Video

Video Jewish Life in Argentina Reflected in Yiddish Tango

Jewish people from across Europe and Russia have been immigrating to Argentina for hundreds of years. They brought with them dance music that were eventually mixed with Argentine tango. The result is Yiddish tango -- a fusion of melodies and cultural experiences that is still evolving today. Elizabeth Lee reports from the Skirball Cultural Center in Los Angeles, where one band is bringing Yiddish tango to an American audience.
Video

Video Peace Returns to Ferguson as Community Tries to Heal

Thousands of people nationwide are expected to attend funeral services Monday in the U.S. Midwestern city of St. Louis, Missouri, for Michael Brown, the unarmed African-American teenager who was fatally shot by a white police officer August 9 in the St. Louis suburb of Ferguson. The shooting touched off days of violent demonstrations there, resulting in more than 100 arrests. VOA's Chris Simkins reports from Ferguson where the community is trying to move on after weeks of racial tension.
Video

Video Meeting in Minsk May Hinge on Putin Story

The presidents of Russia and Ukraine are expected to meet face-to-face Tuesday in Minsk, along with European leaders, for talks on the situation in Ukraine. Political analysts say the much welcomed dialogue could help bring an end to months of deadly clashes between pro-Russia separatists and Ukrainian forces in the country's southeast. But much depends on the actions of one man, Russian President Vladimir Putin. VOA's Daniel Schearf reports from Moscow.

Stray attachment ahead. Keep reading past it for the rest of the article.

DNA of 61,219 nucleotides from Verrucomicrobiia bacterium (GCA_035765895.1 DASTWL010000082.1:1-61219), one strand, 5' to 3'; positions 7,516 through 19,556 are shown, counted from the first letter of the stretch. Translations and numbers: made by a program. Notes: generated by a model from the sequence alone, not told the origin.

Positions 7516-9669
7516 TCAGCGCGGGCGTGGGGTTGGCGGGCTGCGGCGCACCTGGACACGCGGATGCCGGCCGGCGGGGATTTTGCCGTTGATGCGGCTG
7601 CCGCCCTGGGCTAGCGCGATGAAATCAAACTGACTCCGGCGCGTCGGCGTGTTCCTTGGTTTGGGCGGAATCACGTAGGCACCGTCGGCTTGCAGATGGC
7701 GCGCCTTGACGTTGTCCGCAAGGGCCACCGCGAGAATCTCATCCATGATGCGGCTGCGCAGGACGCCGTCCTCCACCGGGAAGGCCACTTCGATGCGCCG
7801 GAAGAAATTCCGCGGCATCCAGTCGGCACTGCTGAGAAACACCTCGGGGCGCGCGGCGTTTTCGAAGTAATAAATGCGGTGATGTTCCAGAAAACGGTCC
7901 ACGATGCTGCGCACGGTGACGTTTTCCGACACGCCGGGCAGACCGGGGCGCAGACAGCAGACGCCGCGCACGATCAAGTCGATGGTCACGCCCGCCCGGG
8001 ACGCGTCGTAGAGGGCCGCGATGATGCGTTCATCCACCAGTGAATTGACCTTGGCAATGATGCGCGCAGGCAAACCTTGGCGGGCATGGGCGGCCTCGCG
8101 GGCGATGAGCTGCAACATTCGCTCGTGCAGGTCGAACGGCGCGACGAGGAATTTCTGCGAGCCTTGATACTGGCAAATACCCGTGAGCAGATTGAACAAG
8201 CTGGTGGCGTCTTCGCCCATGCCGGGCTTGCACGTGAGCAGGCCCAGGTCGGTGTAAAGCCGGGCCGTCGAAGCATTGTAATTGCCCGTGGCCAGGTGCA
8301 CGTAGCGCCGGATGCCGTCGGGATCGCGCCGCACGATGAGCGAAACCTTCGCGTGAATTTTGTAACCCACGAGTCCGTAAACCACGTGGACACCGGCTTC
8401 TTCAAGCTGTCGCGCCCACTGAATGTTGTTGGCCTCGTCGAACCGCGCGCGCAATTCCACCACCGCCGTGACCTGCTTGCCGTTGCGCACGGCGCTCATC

Video

Video Artists Shun Russia's Profanity Law

Russia in July enacted a law threatening fines for publicly displayed profanity in media, films, literature, music and theater. The restriction, the toughest since the Soviet era, aims to protect the Russian language and culture and has been welcomed by those who say cursing is getting out of control. But many artists reject the move as a patronizing and ineffective act of censorship in line with a string of conservative morality laws. VOA's Daniel Schearf reports from Moscow.
Video

Video British Fighters on Frontline of ISIS Information War

Security services are racing to identify the Islamic State militant who beheaded U.S. journalist James Foley in Syria. The murderer spoke English on camera with a British accent. It’s estimated that several hundred British citizens are fighting for the Islamic State, also called ISIL or ISIS, alongside thousands of other foreign jihadists. Henry Ridgwell reports for VOA from the center of the investigation in London.

AppleAndroid